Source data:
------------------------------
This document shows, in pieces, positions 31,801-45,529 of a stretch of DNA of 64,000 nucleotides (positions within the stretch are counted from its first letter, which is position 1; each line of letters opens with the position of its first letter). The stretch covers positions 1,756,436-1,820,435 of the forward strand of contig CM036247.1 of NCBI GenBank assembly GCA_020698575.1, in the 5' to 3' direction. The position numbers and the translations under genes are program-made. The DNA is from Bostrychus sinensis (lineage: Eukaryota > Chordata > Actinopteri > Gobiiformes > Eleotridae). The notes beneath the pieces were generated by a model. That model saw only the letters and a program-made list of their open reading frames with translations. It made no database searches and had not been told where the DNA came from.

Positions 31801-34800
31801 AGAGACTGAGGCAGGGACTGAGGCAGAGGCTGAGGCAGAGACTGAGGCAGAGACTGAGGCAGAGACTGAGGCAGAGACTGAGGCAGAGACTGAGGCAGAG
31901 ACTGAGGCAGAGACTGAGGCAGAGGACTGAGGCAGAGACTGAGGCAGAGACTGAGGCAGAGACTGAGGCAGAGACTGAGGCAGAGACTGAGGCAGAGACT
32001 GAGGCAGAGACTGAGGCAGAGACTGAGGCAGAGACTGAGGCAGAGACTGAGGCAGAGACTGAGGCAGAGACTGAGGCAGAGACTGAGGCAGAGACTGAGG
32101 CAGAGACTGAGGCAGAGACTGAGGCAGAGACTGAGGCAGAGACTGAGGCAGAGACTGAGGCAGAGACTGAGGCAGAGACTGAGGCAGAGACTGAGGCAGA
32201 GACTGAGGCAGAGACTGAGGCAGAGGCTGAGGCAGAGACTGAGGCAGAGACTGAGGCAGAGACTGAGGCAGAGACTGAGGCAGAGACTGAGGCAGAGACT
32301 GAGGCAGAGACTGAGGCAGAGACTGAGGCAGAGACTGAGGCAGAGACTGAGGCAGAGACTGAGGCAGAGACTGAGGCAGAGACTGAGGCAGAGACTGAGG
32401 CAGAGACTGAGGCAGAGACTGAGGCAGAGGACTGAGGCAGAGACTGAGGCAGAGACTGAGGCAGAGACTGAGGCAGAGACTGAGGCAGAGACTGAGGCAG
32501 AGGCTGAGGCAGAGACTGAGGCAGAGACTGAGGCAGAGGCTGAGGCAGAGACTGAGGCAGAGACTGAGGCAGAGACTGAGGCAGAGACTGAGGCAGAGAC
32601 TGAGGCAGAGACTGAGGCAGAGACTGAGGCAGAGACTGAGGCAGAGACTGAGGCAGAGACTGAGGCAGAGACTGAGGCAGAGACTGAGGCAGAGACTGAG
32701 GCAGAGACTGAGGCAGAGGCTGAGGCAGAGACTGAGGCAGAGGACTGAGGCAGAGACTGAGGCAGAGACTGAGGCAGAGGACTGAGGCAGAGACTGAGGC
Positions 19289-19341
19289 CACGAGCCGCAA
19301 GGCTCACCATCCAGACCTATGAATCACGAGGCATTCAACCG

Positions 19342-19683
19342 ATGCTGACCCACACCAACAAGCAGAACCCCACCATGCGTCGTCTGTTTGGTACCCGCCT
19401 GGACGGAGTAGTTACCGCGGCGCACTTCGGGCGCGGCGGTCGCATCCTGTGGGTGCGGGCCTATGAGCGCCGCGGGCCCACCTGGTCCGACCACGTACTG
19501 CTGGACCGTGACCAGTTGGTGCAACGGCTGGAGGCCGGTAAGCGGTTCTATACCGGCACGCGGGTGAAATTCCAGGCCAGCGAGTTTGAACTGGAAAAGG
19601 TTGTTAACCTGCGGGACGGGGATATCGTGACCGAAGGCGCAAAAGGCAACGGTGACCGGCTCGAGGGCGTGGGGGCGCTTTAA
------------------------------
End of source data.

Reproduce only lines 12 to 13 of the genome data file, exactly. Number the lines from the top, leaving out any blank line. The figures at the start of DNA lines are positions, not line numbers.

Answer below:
32701 GCAGAGACTGAGGCAGAGGCTGAGGCAGAGACTGAGGCAGAGGACTGAGGCAGAGACTGAGGCAGAGACTGAGGCAGAGGACTGAGGCAGAGACTGAGGC
Positions 19289-19341